Gets the counter type of the associated performance counter.
Assembly: System (in System.dll)
The platform is Windows 98 or Windows Millennium Edition (Me), which does not support performance counters.
Code that is executing without administrative privileges attempted to read a performance counter.
The PerformanceCounterType enumeration contains the types of performance counters that you can interact with. Some of the counter types represent calculated values, such as the average of the counter measurements the system has taken. Other types represent raw, or uncalculated, values. The following table shows the counter types that you will interact with most frequently.
Maintain a simple count of items or operations.
Tracking the number of orders received as a 32-bit integer.
Maintain a higher-capacity simple count.
Tracking the number of orders for a site with very high volume, stored as a 64-bit integer.
Track the number of items or operations per second.
Tracking orders received per second on a site.
Track a higher-capacity number of items or operations per second.
Tracking orders received per second on a site with very high volume.
Calculate the average time to perform a process or to process an item
Calculate the average time an order takes to be processed.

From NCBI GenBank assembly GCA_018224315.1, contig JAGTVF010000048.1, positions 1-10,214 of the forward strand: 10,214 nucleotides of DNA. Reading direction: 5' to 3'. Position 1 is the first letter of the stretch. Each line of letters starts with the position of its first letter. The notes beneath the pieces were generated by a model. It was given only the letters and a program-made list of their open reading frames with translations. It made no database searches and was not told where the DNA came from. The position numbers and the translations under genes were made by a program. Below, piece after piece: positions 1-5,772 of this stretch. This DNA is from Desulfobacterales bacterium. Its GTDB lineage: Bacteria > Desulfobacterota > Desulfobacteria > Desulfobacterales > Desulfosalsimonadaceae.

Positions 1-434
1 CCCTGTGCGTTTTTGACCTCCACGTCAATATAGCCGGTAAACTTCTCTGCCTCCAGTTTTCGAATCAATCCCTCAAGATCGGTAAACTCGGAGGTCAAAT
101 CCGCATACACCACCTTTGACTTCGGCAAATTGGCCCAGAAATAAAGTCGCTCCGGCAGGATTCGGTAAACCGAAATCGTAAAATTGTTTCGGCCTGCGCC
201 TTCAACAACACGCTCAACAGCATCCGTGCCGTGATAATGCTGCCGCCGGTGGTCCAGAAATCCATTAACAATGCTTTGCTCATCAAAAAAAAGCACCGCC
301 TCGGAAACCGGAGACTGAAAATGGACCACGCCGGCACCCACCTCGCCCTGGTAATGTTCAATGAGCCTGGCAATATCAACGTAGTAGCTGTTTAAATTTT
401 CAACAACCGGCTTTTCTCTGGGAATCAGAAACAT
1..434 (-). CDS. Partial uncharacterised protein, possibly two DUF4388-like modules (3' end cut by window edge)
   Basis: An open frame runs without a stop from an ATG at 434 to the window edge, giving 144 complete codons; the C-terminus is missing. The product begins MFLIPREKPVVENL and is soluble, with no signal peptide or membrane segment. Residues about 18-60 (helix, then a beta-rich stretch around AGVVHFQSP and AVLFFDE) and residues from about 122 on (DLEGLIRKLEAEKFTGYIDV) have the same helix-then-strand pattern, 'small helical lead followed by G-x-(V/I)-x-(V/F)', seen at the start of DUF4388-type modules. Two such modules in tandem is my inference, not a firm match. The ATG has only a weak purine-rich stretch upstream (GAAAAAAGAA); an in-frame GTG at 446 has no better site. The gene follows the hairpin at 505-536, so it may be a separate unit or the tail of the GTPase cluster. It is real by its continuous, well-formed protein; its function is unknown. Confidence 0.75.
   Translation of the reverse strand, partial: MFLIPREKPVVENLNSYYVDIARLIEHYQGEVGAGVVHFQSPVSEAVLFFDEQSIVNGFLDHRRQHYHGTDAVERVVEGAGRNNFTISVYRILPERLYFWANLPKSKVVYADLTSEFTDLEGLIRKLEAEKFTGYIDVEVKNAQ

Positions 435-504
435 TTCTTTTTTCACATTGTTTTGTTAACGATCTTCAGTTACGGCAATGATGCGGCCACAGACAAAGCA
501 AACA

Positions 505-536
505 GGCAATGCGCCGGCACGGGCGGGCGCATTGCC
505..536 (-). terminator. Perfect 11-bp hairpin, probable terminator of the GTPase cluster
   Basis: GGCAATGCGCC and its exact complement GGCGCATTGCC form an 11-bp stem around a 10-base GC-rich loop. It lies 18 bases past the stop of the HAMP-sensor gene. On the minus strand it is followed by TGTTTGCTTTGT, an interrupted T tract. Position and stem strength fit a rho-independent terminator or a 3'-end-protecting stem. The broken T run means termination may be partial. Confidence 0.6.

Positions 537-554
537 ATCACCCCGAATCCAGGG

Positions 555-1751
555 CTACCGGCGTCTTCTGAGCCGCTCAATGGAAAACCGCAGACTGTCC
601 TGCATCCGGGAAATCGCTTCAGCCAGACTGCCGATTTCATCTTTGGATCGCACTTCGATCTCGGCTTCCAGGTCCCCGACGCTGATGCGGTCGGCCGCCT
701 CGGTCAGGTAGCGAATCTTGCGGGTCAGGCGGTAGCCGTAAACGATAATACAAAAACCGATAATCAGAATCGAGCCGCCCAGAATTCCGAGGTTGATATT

When you create a counter whose type requires the use of a corresponding base counter, you must declare the counter and the base in the CounterCreationDataCollection you pass into the PerformanceCounterCategory.Create method.
If the value for the InstanceLifetime property is Process and the performance counter category was created with .NET Framework version 1.0 or 1.1, an InvalidOperationException is thrown. Performance counter categories created with earlier versions use global shared memory, and the value for InstanceLifetime must be Global. If the category is not used by applications running on versions 1.0 or 1.1 of the .NET Framework, delete and recreate the category.
To read performance counters in Windows Vista, Windows XP Professional x64 Edition, or Windows Server 2003, you must either be a member of the Performance Monitor Users group or have administrative privileges.
To avoid having to elevate your privileges to access performance counters in Windows Vista, add yourself to the Performance Monitor Users group.
In Windows Vista, User Account Control (UAC) determines the privileges of a user. If you are a member of the Built-in Administrators group, you are assigned two run-time access tokens: a standard user access token and an administrator access token. By default, you are in the standard user role. To execute the code that accesses performance counters, you must first elevate your privileges from standard user to administrator. You can do this when you start an application by right-clicking the application icon and indicating that you want to run as an administrator.
Available since 1.1